Engelbert spent his first two months in the Church of the Holy Sepulchre in Jerusalem, before being transferred to St Paul‘s Monastery in Damascus. He encountered Oriental customs with great curiosity and openness. It soon became clear to him that as a pastor, he not only had to take care of church matters and the administration of the sacraments, but he was called in when someone was ill and he had to get medicine, when it was necessary to bring runaway wives back home (which, according to Brother Engelbert, happened quite often) and also had to help people with all kinds of family and business worries. His sincere struggle for people in pastoral care, his untiring willingness to help and his excellent knowledge of Arabic opened the hearts of the faithful in the vicinity of the monastery to him, who soon only called Brother Engelbert “Abouna Malak”, which means “Father Angel”.
Soon after Brother Engelbert’s arrival in Damascus, tensions repeatedly arose between the Christian minority and Muslim groups, especially the Druze, a violent Muslim sect. As early as 1858, the Franciscan priest only narrowly escaped an attack. In July 1860, there was a great persecution of Christians in Damascus, to which Brother Engelbert and his confreres in St Paul's Monastery also fell victim. The brothers heard the raging in the city, but stayed in the monastery, believing themselves safe behind the monastery walls. A traitor who had once worked at the monastery showed the killers a secret entrance to the monastery precinct. Three Maronite Christians, who were also in the monastery, were the first victims of the horde, after which seven Franciscan fathers were killed. Both the laity and the religious had steadfastly confessed their faith in the presence of their murderers. The youthful Engelbert had still tried to flee over the neighbouring house roofs and get to safety. A woman had given him a white cloak as camouflage, but it was too short and the brown habit and the bare feet in sandals gave Engelbert away when his pursuers caught up with him. Surrounded by about twenty henchmen, he asked one, “Friend, what have I done to you?” The latter replied in amazement, “Nothing, but you are a Christian!” Witnesses report that Brother Engelbert was faithful to his faith and testified in the face of death: “I am a Christian, I remain a Christian. Even more, I am a servant of Christ, priest of the Catholic community here.” He then crossed himself. He was then struck by a blow with a double-bladed axe. When he also resisted further requests to renounce the faith, a fatal axe blow finally hit him. He died shortly after midnight on 10 July 1860 at the age of 33, and was allowed to be like his beloved Saviour in this.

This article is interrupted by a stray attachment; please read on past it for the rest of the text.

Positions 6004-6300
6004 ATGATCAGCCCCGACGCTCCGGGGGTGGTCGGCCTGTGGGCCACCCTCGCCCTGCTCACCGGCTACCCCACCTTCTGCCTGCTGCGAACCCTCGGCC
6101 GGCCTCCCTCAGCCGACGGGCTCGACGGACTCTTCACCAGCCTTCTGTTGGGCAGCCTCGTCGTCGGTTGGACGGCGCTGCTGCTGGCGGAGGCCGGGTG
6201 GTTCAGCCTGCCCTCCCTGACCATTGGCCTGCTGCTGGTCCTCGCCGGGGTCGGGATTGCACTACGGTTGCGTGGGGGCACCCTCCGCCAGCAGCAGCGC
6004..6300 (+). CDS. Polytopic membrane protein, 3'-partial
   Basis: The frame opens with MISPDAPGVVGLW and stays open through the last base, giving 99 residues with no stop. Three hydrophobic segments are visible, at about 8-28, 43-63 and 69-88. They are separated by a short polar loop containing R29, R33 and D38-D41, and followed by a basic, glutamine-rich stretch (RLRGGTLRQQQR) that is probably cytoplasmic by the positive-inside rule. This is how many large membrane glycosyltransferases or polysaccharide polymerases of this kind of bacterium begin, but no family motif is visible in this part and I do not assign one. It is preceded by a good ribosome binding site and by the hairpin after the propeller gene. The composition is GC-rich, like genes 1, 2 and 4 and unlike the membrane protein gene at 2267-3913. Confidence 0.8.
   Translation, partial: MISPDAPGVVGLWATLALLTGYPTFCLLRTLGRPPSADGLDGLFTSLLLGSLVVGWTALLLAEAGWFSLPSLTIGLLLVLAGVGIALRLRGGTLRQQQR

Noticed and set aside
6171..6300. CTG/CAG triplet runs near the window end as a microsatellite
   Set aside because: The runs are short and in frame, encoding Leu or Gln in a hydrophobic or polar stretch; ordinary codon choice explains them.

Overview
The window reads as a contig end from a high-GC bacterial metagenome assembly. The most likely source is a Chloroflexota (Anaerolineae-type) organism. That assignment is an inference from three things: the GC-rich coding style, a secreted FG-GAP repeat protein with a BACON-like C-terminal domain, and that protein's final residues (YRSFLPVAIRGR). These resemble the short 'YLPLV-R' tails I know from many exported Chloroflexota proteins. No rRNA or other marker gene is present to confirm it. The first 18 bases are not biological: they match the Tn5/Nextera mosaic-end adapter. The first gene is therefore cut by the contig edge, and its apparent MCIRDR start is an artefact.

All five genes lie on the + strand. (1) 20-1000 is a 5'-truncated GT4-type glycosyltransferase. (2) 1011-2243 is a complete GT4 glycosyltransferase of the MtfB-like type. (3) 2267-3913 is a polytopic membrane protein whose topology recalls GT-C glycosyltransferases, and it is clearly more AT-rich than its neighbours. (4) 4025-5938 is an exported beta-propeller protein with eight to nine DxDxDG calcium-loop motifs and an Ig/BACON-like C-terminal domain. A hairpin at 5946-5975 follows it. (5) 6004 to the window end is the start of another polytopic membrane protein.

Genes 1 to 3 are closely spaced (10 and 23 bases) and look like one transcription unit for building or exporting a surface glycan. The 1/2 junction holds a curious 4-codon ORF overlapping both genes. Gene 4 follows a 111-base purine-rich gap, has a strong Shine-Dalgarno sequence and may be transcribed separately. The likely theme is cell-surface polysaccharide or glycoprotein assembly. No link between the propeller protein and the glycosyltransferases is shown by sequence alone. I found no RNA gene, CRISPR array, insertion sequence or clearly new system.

On 10 October 1926 Brother Engelbert was beatified together with the other ten martyrs of St. Paul’s Monastery. July 10 is a day of remembrance in the Archdiocese of Salzburg. In 1986 he was elevated to the second parish patron of his home parish Zell am Ziller.
The Blessed Engelbert Kolland loved children and
was called „Father Angel“ by them
Painting by Sr. Wiltrud List
Prayer to the Blessed Engelbert Kolland
“Abouna Malak” – “Father Angel”
Vom Geist des Heiligen Franziskus erfüllt,
bist du in das Heilige Land gezogen.
Dort hast du den Glauben verkündet und
dein Blut für Christus vergossen.
Hilf mir, dass mein Herz mit großer Liebe zu Christus
erfüllt werde, damit ich in der Kraft des Glaubens im
alltäglichen Leben Zeugnis für das Evangelium gebe.
Bitte für uns beim Herrn, dass er in seiner Kirche
viele Berufungen erwecke, zum Priester- und
Ordensstand, zur Gründung heiliger Familien und
zum Streben nach christlicher Liebe im Alltag.
Entfache durch deine Fürbitte in vielen Gläubigen
den missionarischen Geist, der dich beseelt hat,
Eifer für das Apostolat und großherzige Bereitschaft
zu liebender Hingabe. Amen
Imprimatur des Erzb. Ordinariates Salzburg, Prot Nr. 401/11-AThME,
vom 8. April 2011, Dr. Hansjörg Hofer, Generalvikar
6280 Rohrberg | Tirol | Österreich
Tel: +43 5285 63033